The Best (Airplane) Seats in the House

Anyone who has ever gotten stuck for hours in a seat in the back row of an airplane can relate to the fact that not all airline seats are created equal.  

Or maybe you volunteered, or paid to upgrade to the better legroom found in the exit row. (provided you are willing , and able to help people clamber out of the plane in the event of an unfortunate landing).

There’s usually a seat in the row just ahead of the exit row that doesn’t recline in order to give those two exit rows extra spacing.  

And then there is the first row behind the First Class ‘cabin’, where you have nowhere to stow anything under the seat ahead, because you’re facing a … well, it’s not really a bulkhead, it’s a carpeted divider establishing the fact that people sitting in First Class are luckier than the rest of us. 

The seat you select can make a big difference in how comfortable your flight is going to be.  Frequent fliers will regularly visit the airline’s web site to see if their preferred seats have opened up.  Now that more airlines have begun reconfiguring their planes to give a chunk of the ‘Coach’ fliers more leg room, seat selection has become even more important.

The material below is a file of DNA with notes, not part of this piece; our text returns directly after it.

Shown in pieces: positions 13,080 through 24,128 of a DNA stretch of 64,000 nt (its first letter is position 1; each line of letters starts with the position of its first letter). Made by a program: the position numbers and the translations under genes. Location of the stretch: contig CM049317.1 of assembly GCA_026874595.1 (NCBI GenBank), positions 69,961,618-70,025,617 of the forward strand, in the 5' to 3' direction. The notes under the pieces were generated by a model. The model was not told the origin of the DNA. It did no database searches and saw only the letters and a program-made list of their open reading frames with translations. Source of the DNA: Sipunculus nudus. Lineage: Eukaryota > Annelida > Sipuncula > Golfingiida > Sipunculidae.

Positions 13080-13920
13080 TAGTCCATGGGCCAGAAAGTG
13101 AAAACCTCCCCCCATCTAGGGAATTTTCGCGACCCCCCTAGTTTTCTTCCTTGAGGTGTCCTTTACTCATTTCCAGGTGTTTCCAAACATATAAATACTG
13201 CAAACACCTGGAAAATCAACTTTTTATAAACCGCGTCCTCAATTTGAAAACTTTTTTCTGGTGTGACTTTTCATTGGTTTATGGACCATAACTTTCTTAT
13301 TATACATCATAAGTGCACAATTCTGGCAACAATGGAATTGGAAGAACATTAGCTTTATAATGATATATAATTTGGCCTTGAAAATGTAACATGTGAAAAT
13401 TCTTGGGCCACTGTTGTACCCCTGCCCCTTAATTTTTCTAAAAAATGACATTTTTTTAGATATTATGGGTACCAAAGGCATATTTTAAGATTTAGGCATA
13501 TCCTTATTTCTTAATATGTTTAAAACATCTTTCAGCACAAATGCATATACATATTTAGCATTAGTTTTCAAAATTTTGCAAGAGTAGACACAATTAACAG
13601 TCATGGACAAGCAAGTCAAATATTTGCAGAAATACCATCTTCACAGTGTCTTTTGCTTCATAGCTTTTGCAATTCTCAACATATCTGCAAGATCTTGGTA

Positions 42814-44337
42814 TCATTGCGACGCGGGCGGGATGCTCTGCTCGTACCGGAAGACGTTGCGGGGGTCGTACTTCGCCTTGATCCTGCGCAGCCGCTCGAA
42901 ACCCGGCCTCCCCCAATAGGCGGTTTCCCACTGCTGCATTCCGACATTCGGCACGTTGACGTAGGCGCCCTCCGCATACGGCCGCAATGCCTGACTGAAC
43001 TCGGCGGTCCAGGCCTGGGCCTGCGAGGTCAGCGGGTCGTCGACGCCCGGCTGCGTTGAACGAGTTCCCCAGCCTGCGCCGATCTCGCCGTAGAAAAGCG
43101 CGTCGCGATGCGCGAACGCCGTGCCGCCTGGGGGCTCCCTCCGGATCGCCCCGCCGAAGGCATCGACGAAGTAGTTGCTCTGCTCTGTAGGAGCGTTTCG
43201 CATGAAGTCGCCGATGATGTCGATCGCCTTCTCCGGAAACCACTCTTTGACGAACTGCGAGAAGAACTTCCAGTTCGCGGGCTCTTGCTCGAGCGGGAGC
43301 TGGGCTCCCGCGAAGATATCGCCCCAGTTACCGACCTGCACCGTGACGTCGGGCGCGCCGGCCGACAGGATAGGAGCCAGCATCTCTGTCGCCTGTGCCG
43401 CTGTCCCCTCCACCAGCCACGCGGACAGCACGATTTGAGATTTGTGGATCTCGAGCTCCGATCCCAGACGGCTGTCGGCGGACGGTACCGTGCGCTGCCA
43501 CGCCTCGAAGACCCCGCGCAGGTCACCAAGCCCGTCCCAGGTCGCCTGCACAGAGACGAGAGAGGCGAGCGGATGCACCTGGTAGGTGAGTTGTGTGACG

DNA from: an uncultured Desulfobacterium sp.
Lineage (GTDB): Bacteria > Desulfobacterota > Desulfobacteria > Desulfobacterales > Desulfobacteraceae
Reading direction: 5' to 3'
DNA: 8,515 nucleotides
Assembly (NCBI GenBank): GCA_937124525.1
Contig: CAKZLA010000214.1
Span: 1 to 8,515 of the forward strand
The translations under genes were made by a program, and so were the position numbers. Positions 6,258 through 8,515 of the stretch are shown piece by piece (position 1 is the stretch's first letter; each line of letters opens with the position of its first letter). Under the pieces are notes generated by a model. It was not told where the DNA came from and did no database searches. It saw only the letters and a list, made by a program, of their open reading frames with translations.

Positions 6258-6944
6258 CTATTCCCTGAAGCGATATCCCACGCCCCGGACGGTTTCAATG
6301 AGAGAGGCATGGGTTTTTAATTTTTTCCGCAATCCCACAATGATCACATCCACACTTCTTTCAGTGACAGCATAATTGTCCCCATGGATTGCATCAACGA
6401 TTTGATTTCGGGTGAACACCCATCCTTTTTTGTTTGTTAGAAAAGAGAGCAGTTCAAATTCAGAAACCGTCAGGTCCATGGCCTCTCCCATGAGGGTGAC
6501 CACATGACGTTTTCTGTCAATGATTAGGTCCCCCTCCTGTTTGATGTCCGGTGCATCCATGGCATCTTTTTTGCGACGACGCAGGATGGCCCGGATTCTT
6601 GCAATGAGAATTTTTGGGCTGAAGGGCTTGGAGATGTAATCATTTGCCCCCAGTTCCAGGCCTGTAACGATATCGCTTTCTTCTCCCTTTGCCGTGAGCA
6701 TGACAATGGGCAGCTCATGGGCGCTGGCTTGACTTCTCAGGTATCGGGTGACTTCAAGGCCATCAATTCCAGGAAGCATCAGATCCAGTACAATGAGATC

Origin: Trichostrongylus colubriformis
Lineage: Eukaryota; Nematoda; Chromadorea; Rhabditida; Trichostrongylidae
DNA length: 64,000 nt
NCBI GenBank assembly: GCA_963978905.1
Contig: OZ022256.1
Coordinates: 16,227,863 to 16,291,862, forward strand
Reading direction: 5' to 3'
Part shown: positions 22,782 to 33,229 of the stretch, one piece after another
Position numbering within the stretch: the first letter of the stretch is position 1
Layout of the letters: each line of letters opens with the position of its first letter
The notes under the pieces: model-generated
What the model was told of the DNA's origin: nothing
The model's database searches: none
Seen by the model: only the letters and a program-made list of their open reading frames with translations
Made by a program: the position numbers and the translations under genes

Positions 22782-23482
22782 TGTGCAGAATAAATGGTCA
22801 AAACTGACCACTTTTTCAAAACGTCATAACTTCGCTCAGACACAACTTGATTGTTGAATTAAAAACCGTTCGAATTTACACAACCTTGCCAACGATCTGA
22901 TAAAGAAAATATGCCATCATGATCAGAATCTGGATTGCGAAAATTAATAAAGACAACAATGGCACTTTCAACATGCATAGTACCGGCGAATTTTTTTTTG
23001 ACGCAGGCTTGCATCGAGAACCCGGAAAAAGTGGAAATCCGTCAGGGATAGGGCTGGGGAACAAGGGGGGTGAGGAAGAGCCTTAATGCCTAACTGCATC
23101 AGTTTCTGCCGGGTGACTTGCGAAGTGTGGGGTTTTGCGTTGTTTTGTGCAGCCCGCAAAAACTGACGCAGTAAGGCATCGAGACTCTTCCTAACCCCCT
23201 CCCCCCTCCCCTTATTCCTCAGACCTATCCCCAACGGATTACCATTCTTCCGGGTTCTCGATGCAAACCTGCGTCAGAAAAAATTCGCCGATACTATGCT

Yet even in the slightly upgraded Coach seating, there are winners and losers; seats that are right next to the toilet, window seats with no window, seats over a segment of the plane that vibrates noisily, etc…  And the same equipment (plane) can be configured differently by different airlines.  

What to do? 

Check Seat Guru

Seat Guru is a sweet web site geared for regular (and ‘in the know’) travelers who know how a bad seat can affect their productivity and comfort. If you have a flight number and a date, the site will show the actual seating configuration for your flight so you can make an informed selection.  It will highlight seats that aren’t great, and ones that are abysmal.   

They also have a blog about airplanes, airlines, and seat configurations that can come in handy when considering which cheap ticket to grab.  In case you can’t remember the  name of this blog, I’ve included their link on the Resources page as well.  You can find the link to that page at the top of the site (it’s a bit hard to see, but I’m working on beefing up the text). 

If you’re taking a long flight over the ocean, a good seat can make all the difference in your ability to tolerate the trip.  Seat Guru.  Tell them I sent you.  😉

Have you tried Seat Guru?  What was your experience?  Is this a useful tip?  Drop me a comment.  

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